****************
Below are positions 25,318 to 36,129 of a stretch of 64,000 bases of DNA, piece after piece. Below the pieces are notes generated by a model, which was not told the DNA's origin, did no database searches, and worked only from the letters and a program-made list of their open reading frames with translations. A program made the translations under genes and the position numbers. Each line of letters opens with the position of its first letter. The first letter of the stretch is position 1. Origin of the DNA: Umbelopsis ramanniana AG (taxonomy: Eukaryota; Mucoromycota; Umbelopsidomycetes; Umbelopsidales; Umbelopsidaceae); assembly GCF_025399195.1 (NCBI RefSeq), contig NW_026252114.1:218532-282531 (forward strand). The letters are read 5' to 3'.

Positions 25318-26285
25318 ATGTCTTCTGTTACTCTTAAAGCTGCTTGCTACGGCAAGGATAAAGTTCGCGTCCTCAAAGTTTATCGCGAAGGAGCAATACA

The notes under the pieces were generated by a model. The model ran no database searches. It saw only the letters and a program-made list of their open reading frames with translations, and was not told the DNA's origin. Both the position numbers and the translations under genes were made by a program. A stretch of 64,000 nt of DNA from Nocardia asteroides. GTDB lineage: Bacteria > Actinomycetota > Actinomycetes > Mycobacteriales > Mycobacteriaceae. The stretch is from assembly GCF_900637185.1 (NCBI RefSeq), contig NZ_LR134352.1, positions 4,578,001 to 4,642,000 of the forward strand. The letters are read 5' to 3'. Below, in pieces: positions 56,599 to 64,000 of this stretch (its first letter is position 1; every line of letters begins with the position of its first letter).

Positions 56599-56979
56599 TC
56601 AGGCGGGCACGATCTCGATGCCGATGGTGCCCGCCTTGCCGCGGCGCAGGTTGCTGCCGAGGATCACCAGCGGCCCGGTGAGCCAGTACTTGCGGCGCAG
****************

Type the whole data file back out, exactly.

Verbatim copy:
Below are positions 25,318 to 36,129 of a stretch of 64,000 bases of DNA, piece after piece. Below the pieces are notes generated by a model, which was not told the DNA's origin, did no database searches, and worked only from the letters and a program-made list of their open reading frames with translations. A program made the translations under genes and the position numbers. Each line of letters opens with the position of its first letter. The first letter of the stretch is position 1. Origin of the DNA: Umbelopsis ramanniana AG (taxonomy: Eukaryota; Mucoromycota; Umbelopsidomycetes; Umbelopsidales; Umbelopsidaceae); assembly GCF_025399195.1 (NCBI RefSeq), contig NW_026252114.1:218532-282531 (forward strand). The letters are read 5' to 3'.

Positions 25318-26285
25318 ATGTCTTCTGTTACTCTTAAAGCTGCTTGCTACGGCAAGGATAAAGTTCGCGTCCTCAAAGTTTATCGCGAAGGAGCAATACA

The notes under the pieces were generated by a model. The model ran no database searches. It saw only the letters and a program-made list of their open reading frames with translations, and was not told the DNA's origin. Both the position numbers and the translations under genes were made by a program. A stretch of 64,000 nt of DNA from Nocardia asteroides. GTDB lineage: Bacteria > Actinomycetota > Actinomycetes > Mycobacteriales > Mycobacteriaceae. The stretch is from assembly GCF_900637185.1 (NCBI RefSeq), contig NZ_LR134352.1, positions 4,578,001 to 4,642,000 of the forward strand. The letters are read 5' to 3'. Below, in pieces: positions 56,599 to 64,000 of this stretch (its first letter is position 1; every line of letters begins with the position of its first letter).

Positions 56599-56979
56599 TC
56601 AGGCGGGCACGATCTCGATGCCGATGGTGCCCGCCTTGCCGCGGCGCAGGTTGCTGCCGAGGATCACCAGCGGCCCGGTGAGCCAGTACTTGCGGCGCAG